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Smith Barney's Woman Problem

A class action alleges bias against female employees

Shortly after Pamela K. Martens began work as a stockbroker trainee at Shearson/American Express Co. in 1985, she got a taste of things to come. One day she went into the office of her branch manager, Nicholas Cuneo, to ask a question. Cuneo casually opened his desk drawer, took out a gun, and laid it down in front of him. As she hurriedly left his office, Martens concluded that Cuneo was sending her a message, loud and clear: I'm someone to fear. When Martens complained to another manager, he downplayed the incident, saying, "Oh, Nick just does that to intimidate the trainees."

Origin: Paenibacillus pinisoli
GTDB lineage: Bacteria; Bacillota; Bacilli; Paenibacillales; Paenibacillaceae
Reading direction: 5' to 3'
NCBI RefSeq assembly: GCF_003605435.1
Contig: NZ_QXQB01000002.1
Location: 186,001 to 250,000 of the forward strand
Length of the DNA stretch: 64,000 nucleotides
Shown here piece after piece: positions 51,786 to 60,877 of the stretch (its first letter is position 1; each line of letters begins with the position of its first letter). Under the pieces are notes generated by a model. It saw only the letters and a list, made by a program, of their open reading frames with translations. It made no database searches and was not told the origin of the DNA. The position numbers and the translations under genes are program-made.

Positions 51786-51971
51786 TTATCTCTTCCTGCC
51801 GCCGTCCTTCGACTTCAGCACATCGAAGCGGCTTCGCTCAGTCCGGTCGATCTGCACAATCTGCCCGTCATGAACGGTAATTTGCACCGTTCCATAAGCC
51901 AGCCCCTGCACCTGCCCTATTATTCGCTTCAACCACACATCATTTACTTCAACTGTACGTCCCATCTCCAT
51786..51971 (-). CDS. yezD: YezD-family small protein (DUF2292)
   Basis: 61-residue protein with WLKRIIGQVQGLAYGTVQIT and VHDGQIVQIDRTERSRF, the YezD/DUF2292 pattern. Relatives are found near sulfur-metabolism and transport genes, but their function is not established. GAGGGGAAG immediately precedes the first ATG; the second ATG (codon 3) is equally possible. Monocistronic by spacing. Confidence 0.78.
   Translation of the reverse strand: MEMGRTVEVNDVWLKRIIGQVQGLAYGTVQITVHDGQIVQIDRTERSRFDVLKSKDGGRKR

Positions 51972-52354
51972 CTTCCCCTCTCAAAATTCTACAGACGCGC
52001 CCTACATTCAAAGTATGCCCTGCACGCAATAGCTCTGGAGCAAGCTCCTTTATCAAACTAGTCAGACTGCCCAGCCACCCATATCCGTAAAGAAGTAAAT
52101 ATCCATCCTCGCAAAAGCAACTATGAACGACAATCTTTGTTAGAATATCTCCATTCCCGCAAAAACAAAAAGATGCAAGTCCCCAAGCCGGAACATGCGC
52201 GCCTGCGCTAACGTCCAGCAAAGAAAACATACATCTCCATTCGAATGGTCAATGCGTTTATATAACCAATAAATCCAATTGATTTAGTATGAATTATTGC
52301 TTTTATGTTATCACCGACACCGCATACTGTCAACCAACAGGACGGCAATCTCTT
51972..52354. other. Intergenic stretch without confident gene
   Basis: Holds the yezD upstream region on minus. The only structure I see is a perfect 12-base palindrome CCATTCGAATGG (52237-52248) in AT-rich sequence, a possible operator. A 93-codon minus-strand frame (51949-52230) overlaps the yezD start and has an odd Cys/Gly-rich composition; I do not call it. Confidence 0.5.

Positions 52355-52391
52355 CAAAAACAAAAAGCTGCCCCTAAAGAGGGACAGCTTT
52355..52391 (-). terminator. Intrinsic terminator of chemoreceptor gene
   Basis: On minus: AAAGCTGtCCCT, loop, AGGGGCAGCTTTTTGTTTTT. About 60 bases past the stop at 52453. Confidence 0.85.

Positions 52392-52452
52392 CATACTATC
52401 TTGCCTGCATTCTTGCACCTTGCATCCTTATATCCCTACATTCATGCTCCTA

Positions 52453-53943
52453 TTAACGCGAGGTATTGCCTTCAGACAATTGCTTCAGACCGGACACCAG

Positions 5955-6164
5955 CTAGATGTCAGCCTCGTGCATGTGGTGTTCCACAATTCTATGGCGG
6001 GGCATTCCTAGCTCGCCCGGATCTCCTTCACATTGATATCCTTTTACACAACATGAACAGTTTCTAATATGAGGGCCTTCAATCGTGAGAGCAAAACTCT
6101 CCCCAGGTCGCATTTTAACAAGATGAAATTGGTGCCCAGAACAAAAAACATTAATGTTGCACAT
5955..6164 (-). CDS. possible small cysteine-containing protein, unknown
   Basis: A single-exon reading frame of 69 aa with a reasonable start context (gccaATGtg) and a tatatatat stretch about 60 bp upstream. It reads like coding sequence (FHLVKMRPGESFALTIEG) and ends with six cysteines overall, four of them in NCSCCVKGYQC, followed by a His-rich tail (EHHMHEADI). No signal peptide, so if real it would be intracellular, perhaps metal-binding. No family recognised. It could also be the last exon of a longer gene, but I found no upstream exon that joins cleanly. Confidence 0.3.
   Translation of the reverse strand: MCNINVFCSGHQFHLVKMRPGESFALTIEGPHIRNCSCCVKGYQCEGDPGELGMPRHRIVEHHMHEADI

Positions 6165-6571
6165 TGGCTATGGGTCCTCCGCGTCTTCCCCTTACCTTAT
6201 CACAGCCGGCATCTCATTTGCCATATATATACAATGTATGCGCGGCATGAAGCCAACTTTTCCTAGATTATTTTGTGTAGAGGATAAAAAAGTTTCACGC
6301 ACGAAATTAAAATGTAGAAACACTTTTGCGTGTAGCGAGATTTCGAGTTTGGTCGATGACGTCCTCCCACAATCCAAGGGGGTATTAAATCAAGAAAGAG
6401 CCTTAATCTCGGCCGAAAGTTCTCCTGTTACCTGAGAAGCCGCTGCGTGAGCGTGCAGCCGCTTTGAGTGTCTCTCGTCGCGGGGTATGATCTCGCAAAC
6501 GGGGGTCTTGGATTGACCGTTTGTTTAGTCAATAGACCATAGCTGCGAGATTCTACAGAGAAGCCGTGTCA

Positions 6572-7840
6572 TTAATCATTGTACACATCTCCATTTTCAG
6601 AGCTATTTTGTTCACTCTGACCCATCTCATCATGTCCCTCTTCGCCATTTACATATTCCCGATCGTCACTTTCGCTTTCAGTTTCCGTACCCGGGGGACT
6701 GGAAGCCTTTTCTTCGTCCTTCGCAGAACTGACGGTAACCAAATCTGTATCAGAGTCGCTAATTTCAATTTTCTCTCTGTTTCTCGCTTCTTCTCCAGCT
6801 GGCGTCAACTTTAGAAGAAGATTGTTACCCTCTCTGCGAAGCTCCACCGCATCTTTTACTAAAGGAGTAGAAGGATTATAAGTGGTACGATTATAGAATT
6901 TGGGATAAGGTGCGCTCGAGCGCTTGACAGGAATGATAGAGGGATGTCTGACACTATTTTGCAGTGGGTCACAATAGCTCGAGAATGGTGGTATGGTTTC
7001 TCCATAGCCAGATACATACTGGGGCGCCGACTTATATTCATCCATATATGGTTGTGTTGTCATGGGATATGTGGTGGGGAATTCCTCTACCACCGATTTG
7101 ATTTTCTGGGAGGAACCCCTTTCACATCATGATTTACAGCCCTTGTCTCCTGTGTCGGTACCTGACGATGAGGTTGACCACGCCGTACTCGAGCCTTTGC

Over the next 10 years at the New York firm's Garden City (N.Y.) branch, Martens endured a noxious atmosphere that favored Cuneo's cadre of male brokers and was hostile to women, says Martens. To Martens and other women in the branch interviewed by BUSINESS WEEK, Cuneo was a bully who had perfected the art of "intimidation, retaliation, and humiliation," as Martens puts it. "This man ran a fiefdom for 25 years with the most flagrant abuse of power with impunity."